Merlot is a sweet and soft grape as compared to the Cab Sauv. Single varietal Merlot wines are juicy with flavours of cherry and chocolate and easy on drinking. These wines take less time in aging and taste best when enjoyed young and fresh.

Usage

Merlot is often blended with wines to beat the bitterness of tannins. Cabernet Sauvignon grapes, on the other hand,  are used to add a drier flavour to wines that are too sweet.

Regions

Premier Cabernet Sauvignon producing wine regions are Coonawarra and Margaret River. Merlot is more popular in Coonawarra, Margaret River, McLaren Vale and the Barossa Valley regions.

Food Pairing

Cab Sauv wines are rich in flavour, so avoid pairing them with delicate meals. Full bodied Cab Sauv wines taste best with heavy protein-rich dishes like steak, wild pheasant, or duck. Consider less oily fish like tuna or swordfish for a medium to light bodied styles.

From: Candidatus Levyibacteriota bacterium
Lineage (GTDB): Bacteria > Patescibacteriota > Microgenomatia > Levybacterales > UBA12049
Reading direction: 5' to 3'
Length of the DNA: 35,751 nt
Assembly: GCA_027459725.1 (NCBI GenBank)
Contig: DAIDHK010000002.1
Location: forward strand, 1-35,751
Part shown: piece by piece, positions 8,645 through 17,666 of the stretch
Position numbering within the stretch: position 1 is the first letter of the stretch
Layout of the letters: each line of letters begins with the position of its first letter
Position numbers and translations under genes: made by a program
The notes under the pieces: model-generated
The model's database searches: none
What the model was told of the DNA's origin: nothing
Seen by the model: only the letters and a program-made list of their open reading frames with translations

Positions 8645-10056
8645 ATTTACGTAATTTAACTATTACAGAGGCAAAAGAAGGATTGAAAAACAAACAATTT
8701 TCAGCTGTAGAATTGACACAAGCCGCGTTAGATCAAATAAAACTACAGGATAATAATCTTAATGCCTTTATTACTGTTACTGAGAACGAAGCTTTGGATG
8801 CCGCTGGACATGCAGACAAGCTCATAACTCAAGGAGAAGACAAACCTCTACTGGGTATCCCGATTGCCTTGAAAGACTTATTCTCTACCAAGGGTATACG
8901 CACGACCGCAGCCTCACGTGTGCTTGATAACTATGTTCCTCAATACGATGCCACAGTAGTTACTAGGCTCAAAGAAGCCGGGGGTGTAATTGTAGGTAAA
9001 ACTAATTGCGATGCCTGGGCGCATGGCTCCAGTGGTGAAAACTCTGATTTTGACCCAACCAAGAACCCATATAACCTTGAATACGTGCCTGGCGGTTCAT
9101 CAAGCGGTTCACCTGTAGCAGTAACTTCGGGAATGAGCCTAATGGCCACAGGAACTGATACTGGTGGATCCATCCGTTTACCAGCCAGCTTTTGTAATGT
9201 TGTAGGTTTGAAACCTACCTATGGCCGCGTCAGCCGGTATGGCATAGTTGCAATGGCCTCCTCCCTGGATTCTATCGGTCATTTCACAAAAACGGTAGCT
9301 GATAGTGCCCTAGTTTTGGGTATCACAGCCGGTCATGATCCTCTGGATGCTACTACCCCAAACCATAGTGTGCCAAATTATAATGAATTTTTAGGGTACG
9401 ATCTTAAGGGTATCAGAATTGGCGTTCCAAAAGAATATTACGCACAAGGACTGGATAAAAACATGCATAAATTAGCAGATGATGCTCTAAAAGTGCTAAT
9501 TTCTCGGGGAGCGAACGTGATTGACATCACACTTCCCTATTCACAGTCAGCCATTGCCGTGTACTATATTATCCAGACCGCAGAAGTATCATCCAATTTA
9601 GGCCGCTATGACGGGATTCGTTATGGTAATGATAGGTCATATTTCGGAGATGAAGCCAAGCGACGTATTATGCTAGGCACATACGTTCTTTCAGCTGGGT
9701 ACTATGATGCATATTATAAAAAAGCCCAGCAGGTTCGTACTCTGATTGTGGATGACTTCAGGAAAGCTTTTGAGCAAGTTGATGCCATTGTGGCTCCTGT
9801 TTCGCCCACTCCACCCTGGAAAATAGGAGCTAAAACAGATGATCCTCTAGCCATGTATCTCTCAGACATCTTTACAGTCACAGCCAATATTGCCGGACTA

Since Merlot wines are lighter on tannins and are sweeter, these can be paired with a variety of foods. Merlot is a great combination of most of the Italian dishes or tomato-based dishes. The wine also justifies savoury flavours of roasted chicken, Parmesan cheese, and mushrooms.

Best 2018 Australian Sparkling Wines You Can Buy for $50 or Less

Australians have always been huge fans and connoisseurs of sparkling wines, both red and white. Renowned for its award-winning wineries, Australia too has earned the reputation of producing some of the oldest grape varieties, allowing the upcoming and reputed winemakers to hone their winemaking skills in its lush regions. Whether it is a full-bodied Cabernet, light bodied Pinot Gris or bubbly sparkling wines, Aussie winemakers today hold expertise to craft it all.